Jinnai (Takeru Satoh), a samurai accountant (and the narrator of the film through voiceover), is a ninja: like his father before him, he secretly serves the Shogun as his eyes and ears within the Annaka clan. Jinnai sends coded messages to an “apothecary” in Edo, alerting the Shogun to signs of rebellion. At first he takes Itakura’s announcement as a rumbling of war, but when he realizes the race is only a drill, he tries to retrieve the letter he had already sent. Too late! Assassins have already been sent from Edo to take out Itakura. Jinnai, trying to undo the damage, learns that he is not the only ninja hidden in the Annaka clan!
Once all these characters and their motivations have been established, the race begins, the rest of the film taking the form of an elaborate chase sequence. The characters’ personalities are revealed by how they proceed: Mataemon, the old guard, running in the traditional “Namba” style, back erect, while Yuki leans forward in imitation of the Westerners she has observed; Tsujimura, determined to win, takes advantage of short cuts and cheats, while Hironoshin doggedly pushes forward. Meanwhile, the Shogun’s kill squad is on its way, led by the gunslinging assassin Hayabusa (Ryu Kohata), and as everyone crosses and recrosses each other’s paths, the truth slowly dawns on them: this is much bigger than a race for honor. There are bloody betrayals and retribution, and heel and face turns (it happens that the vainglorious Tsujimura does have some heroic qualities after all). The second half of the marathon, returning along the same path as the first, becomes a race against time to rescue Itakura and the Annaka clan, left undefended during the race.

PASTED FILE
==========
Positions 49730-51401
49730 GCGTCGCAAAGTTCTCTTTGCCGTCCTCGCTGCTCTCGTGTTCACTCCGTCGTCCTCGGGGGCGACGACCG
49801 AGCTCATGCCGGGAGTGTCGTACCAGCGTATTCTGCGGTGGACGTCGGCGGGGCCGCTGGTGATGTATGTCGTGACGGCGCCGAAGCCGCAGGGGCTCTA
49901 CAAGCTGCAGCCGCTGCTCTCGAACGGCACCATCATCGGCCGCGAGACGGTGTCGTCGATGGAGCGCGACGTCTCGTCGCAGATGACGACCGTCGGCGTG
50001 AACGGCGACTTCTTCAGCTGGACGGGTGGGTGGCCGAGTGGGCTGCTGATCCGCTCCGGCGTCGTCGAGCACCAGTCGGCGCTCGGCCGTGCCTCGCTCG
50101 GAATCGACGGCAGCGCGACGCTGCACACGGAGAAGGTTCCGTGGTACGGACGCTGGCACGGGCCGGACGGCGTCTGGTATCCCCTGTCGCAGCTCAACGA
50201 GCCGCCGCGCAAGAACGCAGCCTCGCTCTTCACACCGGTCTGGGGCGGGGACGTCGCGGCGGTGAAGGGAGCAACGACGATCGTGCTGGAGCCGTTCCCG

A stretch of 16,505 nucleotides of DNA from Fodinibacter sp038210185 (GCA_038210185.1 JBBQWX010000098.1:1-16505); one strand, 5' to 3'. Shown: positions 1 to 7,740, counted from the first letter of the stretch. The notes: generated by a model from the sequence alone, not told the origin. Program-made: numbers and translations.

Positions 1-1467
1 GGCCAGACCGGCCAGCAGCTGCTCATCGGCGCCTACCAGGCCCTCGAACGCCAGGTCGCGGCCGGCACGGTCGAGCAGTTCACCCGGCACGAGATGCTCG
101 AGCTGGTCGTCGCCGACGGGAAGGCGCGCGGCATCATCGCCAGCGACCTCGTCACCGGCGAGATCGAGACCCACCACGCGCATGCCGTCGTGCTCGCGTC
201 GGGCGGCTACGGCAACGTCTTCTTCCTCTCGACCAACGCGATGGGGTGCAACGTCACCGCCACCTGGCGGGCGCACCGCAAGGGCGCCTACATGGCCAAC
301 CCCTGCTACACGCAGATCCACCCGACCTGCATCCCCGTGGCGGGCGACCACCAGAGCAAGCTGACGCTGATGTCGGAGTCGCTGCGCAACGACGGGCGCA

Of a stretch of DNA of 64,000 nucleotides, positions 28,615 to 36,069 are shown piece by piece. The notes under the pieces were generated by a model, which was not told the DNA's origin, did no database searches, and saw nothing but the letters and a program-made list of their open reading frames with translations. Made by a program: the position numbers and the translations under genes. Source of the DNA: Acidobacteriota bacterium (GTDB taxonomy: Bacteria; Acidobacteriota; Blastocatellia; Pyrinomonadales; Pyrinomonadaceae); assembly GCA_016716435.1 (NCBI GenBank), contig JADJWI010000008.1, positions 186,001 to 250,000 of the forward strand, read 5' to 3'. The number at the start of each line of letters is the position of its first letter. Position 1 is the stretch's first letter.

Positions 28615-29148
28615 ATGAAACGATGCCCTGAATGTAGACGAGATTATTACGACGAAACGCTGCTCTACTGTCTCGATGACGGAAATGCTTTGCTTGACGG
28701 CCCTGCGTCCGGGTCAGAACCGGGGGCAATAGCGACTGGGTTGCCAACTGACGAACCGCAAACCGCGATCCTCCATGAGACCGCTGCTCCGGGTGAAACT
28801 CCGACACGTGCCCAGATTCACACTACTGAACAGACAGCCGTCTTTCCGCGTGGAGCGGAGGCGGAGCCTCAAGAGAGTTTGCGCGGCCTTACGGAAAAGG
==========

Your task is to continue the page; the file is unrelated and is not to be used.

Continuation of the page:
Filmed in scenic Japan with an all-Japanese cast in their own language (the only Western actor I recognized was Danny Huston as Commodore Perry), Samurai Marathon nevertheless has the character of an international production by virtue of its English director Bernard Rose (Candyman) and his American collaborator, composer Philip Glass. It’s Glass’s score, much of it recycled from his own Mishima and full of familiar Glassisms, that really makes the film soar. The motif accompanying the foot race is a reworking of the propulsive funeral music from Akhnaten, but it’s hard to complain when it works so well, and I have to assume Rose heard the original and recognized its potential for scoring action. It’s reminiscent of John Boorman’s use of Carl Orff’s “O Fortuna” from Carmina Burana for King Arthur’s triumphant return in Excalibur, and the ending of Samurai Marathon is nearly as ecstatic.
This is a film about bodies in motion, and while there are likeable characters and themes of honor, history, and self-determination, many of the sequences are ultimately as abstract as Koyaanisqatsi. After the climax, Rose indulges in an epilogue that in other films might seem corny, transitioning to the modern day to relate that the Annaka foot race was the beginning of the Japanese Marathon, still going on today. Like Zack Snyder, Rose knows that what we really want out of cinema is a tableau of athletic bodies moving in slow motion, and then ratcheting to even slower motion as the music swells, but Snyder is far too self-serious to superimpose Edo-era runners over modern people running in gym shorts, business suits, and silly costumes, as Rose does here. It should be a moment of deflation, of “Now they call it . . .” bathos, but after running his characters, and us, through the wringer for a hundred and forty minutes of surging adrenaline, the release of tension had the opposite effect on me: it says, you know what? Against all evidence, sometimes the world is pretty fucking fantastic.